May 05, 2015Organizations should treat social media as they would any other electronically stored information and assume it is potentially discoverable. Und...
April 16, 2015The marketing landscape has changed: conversations about your brand happen 24/7 on social and you are expected to stay on top of it. The good ne...
March 19, 2015It’s no surprise social customer service demand is on the rise. To stay ahead of the game, your brand must formalize a streamlined and scala...
March 13, 2015Fifty-seven percent of customers expect the same level of response through social channels as traditional support channels. That can be cha...
Sep 4 Posted 6 months ago
Thanks for the input. I agree wholeheartedly with your point. I guess before I teach a child how to cook, I want them to know that the stove is hot. I would love to see an article on the positive uses of social media by kids. Great idea. I do, however, disagree with your comment that teaching them how to use social properly means adults want to control their use. That is like saying that teaching them how to drive means we want to control their driving. It's just common sense to teach kids how to use something well, IMO, so they don't injure themselves or others. Proper use is not innate.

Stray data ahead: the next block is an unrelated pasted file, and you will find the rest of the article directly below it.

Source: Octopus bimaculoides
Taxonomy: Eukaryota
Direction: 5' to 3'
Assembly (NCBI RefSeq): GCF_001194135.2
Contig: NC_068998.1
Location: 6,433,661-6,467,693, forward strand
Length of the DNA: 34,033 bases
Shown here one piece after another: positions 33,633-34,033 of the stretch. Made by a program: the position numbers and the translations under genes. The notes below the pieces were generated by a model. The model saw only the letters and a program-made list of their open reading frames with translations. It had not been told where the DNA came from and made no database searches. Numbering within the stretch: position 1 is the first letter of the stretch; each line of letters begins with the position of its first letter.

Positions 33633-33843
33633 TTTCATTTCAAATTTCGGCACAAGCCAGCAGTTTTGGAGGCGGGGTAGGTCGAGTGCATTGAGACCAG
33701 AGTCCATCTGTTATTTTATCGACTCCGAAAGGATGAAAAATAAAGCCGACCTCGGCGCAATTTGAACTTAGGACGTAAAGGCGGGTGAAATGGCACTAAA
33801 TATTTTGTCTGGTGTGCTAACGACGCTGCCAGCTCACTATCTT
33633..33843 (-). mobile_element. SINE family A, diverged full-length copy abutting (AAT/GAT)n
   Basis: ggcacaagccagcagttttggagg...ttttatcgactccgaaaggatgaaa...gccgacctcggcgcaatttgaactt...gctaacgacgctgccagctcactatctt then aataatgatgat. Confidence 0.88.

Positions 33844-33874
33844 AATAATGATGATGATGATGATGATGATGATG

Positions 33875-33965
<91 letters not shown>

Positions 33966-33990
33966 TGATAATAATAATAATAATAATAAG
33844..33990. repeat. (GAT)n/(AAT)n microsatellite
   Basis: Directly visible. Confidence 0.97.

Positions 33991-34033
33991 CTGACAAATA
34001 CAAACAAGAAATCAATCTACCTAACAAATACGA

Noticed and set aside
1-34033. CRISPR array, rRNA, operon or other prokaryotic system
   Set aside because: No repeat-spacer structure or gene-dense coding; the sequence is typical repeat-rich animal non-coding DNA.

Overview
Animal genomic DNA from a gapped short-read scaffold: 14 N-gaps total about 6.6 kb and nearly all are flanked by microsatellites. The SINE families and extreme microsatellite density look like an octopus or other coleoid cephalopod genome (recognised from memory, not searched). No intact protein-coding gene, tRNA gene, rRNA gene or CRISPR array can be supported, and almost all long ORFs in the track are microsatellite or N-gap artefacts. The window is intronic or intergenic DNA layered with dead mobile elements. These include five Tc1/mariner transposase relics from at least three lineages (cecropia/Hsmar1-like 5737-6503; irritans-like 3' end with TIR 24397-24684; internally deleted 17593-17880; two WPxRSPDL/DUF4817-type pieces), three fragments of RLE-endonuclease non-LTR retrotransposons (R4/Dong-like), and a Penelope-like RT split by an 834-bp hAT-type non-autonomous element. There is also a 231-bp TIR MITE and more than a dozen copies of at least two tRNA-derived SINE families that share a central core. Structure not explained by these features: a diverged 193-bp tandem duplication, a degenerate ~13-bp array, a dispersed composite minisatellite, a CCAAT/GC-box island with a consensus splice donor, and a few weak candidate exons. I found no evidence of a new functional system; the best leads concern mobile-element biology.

Sep 3 Posted 7 months ago
This is an interesting and helpful list, but like many others that try to explain social media in/out of education, it only focuses on the negatives. It takes the approach that kids are using their devices only for negative activities and therefore as parents and educators we must find ways to stop them, ban it, check it, and so on.
Additionally, higher education should be teaching students HOW to use social media for a variety of purposes (job hunting, interacting with experts, being up to date on their fields of study and/or career paths, making sure faculty are relevant and up to date in their fields, and so on.). The paragraph about higher ed only refers to teaching athletes about social media (which I am sure also takes a negative approach.) Most of higher ed is made up of non-athletes so it is important for all campus constituents, staff included, to learn how to best leverage and use these tools to help the institution succeed.
At some point, I'd like to see Social Media Today write up the positive side of kids and social media, or the education space and social media. Something about say DoSomething.org, a tool that empowers the 13-25 year olds to use social media to support and pursue a wide variety of social causes. Educators need to learn to use these powerful tools to create new learning (and teaching) experiences for their students. By doing so, students and children will understand that these devices and tools are not just something the adults are looking to ban and control.